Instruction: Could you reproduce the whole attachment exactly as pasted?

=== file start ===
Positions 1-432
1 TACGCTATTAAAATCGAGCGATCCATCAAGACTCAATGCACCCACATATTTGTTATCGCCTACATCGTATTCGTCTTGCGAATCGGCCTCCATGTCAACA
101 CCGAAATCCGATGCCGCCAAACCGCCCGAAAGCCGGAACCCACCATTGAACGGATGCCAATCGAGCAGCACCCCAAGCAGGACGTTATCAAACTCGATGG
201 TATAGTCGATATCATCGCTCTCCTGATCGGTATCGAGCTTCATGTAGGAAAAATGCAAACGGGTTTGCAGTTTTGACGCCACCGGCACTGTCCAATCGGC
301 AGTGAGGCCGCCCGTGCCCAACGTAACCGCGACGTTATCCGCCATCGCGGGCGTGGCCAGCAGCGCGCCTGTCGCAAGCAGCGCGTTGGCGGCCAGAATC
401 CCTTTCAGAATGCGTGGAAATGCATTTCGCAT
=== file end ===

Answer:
Positions 1-432
1 TACGCTATTAAAATCGAGCGATCCATCAAGACTCAATGCACCCACATATTTGTTATCGCCTACATCGTATTCGTCTTGCGAATCGGCCTCCATGTCAACA
101 CCGAAATCCGATGCCGCCAAACCGCCCGAAAGCCGGAACCCACCATTGAACGGATGCCAATCGAGCAGCACCCCAAGCAGGACGTTATCAAACTCGATGG
201 TATAGTCGATATCATCGCTCTCCTGATCGGTATCGAGCTTCATGTAGGAAAAATGCAAACGGGTTTGCAGTTTTGACGCCACCGGCACTGTCCAATCGGC
301 AGTGAGGCCGCCCGTGCCCAACGTAACCGCGACGTTATCCGCCATCGCGGGCGTGGCCAGCAGCGCGCCTGTCGCAAGCAGCGCGTTGGCGGCCAGAATC
401 CCTTTCAGAATGCGTGGAAATGCATTTCGCAT